A large group of scientists affiliated with UAlbany, the New York State Department of Health (NYSDOH) and Connecticut Agricultural Experimental Station are taking a first step towards better understanding patterns of West Nile virus (WNV) activity in the Northeast United States.
The scientists, all part of the Climate Change and Emerging Infectious Disease (CCEID) working group, have published a new paper that analyzes the impact of various climate variations on WNV infection rates for both mosquitoes and humans in New York and Connecticut.
Using a machine-based statistic model called “Random Forests,” the CCEID scientists tested 66 climate-related variables based on temperature, precipitation and soil moisture, aggregated by county and individual mosquito trap locations. Another about 20 non-climatic variables were also included to account for relevant factors such as the region’s human population, mosquito abundance and presence of wastewater treatment plants.
According to the group, temperature, rainfall, soil wetness and other climatic factors are known to have a direct impact on mosquito populations and infection rates. By creating a proven statistical model, they hope to be able to provide seasonal forecasts for WNV and identify counties or locations with increased risk for the disease.
Their results indicate that low soil moisture and/or warm summer nights are associated with increased numbers of human cases. This is consistent with previous research that has shown most human cases of WNV are contracted during the summer, from July to September.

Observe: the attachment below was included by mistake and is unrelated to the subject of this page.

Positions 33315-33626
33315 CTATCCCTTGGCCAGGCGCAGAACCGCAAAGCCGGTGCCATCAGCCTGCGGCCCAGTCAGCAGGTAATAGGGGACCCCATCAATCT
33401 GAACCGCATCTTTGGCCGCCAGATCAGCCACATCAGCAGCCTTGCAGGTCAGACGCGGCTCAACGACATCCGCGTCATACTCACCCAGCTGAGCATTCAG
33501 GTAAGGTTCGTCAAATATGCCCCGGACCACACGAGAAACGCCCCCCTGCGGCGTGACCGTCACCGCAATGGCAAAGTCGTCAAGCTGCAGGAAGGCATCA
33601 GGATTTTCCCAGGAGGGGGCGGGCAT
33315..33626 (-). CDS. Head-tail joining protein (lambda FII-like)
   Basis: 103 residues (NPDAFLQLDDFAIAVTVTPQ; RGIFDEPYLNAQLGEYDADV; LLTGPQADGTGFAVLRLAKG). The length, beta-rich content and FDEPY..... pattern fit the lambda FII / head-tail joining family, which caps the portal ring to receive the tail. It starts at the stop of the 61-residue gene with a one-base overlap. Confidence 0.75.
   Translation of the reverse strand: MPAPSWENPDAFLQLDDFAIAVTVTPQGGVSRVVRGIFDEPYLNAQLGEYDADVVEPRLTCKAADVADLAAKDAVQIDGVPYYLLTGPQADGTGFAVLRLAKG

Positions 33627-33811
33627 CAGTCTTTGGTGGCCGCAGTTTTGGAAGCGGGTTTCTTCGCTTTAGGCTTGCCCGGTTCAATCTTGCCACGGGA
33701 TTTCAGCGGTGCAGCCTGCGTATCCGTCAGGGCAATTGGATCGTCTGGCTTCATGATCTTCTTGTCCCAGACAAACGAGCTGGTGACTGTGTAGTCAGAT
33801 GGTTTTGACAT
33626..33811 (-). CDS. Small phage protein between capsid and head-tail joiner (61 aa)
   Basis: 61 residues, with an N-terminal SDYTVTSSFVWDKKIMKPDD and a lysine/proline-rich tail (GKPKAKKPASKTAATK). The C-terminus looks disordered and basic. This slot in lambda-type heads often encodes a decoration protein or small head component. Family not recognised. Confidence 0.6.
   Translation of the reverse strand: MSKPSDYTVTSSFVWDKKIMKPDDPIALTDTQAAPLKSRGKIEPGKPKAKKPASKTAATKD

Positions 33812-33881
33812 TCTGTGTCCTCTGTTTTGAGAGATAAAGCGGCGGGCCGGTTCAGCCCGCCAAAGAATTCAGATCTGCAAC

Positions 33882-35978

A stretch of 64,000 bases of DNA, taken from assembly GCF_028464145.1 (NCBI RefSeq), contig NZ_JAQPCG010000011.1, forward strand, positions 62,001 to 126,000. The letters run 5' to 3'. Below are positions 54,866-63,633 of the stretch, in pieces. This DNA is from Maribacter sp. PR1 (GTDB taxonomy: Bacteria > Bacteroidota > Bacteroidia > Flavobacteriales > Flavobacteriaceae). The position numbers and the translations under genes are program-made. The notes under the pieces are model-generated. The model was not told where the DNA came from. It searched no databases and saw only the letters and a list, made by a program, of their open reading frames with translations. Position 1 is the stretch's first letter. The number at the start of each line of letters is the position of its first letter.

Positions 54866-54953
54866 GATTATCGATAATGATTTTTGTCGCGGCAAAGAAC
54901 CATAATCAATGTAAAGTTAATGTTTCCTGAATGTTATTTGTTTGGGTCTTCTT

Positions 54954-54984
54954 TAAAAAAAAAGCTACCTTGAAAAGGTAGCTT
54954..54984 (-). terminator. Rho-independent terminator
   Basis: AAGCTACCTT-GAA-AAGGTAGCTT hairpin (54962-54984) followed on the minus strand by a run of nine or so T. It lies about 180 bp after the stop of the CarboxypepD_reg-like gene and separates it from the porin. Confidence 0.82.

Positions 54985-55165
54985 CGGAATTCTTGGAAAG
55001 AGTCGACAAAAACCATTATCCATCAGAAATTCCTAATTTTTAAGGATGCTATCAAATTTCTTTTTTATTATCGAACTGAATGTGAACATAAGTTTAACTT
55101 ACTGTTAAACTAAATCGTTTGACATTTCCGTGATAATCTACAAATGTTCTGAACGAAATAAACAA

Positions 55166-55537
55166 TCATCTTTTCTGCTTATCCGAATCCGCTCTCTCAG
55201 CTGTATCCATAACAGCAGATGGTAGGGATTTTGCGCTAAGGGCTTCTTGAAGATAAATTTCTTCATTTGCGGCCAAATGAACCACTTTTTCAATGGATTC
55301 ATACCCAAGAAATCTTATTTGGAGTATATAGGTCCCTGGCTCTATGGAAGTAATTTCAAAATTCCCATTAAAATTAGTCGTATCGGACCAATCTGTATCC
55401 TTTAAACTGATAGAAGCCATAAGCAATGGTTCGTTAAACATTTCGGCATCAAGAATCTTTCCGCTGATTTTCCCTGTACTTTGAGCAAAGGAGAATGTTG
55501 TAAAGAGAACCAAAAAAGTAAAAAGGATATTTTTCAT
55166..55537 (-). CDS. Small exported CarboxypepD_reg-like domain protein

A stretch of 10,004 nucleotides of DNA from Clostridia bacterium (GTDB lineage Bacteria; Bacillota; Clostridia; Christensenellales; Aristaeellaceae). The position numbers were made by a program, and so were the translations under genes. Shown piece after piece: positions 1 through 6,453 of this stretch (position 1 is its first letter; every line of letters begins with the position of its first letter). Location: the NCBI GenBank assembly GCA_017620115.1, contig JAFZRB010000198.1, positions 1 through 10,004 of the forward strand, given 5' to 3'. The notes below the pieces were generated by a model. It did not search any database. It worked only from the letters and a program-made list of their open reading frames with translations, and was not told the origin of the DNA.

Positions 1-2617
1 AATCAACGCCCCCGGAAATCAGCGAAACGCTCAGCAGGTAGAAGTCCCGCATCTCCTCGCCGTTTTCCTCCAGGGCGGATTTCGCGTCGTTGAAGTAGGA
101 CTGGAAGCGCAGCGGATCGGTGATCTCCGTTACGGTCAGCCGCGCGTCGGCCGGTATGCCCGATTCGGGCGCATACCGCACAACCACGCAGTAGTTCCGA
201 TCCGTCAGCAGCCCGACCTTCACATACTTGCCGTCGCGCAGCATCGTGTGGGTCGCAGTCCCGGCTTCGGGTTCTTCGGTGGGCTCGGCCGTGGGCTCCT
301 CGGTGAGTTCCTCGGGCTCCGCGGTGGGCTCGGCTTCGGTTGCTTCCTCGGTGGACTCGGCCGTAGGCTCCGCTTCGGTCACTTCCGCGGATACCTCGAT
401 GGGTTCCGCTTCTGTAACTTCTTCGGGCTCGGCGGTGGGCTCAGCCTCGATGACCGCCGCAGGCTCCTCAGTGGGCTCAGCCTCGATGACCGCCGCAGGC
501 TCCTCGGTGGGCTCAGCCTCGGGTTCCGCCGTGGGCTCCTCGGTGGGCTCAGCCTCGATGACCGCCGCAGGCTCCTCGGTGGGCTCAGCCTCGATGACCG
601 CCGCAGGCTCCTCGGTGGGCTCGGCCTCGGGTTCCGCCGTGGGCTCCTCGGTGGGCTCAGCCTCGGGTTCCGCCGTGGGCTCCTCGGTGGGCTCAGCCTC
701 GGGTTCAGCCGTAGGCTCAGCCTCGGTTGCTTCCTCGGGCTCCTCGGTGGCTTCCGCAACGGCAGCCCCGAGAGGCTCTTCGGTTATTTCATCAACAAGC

The group’s findings were published in PLOS ONE.
“This research is a step towards understanding the pattern of West Nile virus activity in New York and Connecticut. It provides a baseline for our group for future analyses that will allow us to better predict years of high West Nile virus activity,” said Alexander ‘Sasha’ Keyel, the paper’s lead author, and a post-doctoral researcher in the Department of Atmospheric and Environmental Sciences (DAES) and NYSDOH Wadsworth Center.
“The next steps will be to look at improving the statistical model, comparing the model to other forecast models, and using the best model to estimate how WNV conditions will evolve under future climate change in the Northeast,” he added.
With seed funding from UAlbany’s Division for Research, UAlbany’s DAES and School of Public Health partnered with the Wadsworth Center to form the CCEID working group in 2015. Together, the group has collaborated to better understand how environmental factors increase or decrease human health risk from vector-borne pathogens and to analyze the spatial and temporal variations of WNV infections.
Last June, the group joined seven other universities, as well as other state health departments, to create the $10 million Northeast Regional Center for Excellence in Vector-Borne Diseases (NEVBD) at Cornell University, one of only five such regional centers in the country. Now, as part of the NEVBD project, CCEID aims to develop statistical models that can be used as new predictive tools.
Diseases caused by tick, mosquito and fleabites more than tripled in the U.S. between 2004 and 2016, according to a recent CDC report.
“Prediction of vector-borne diseases is challenging due to its complexity. On one hand, there are the physical climate processes acting across wide geographic regions, and on the other end are biological processes that locally control the infectiousness of the mosquitoes. Forecasting human cases adds another layer of complexity,” said Oliver Elison Timm, a DAES associate professor and study co-author.
“At present we are not ready to provide seasonal forecasts. The results of our research, however, have the potential to eventually reduce the human risks involved with WNV,” he added.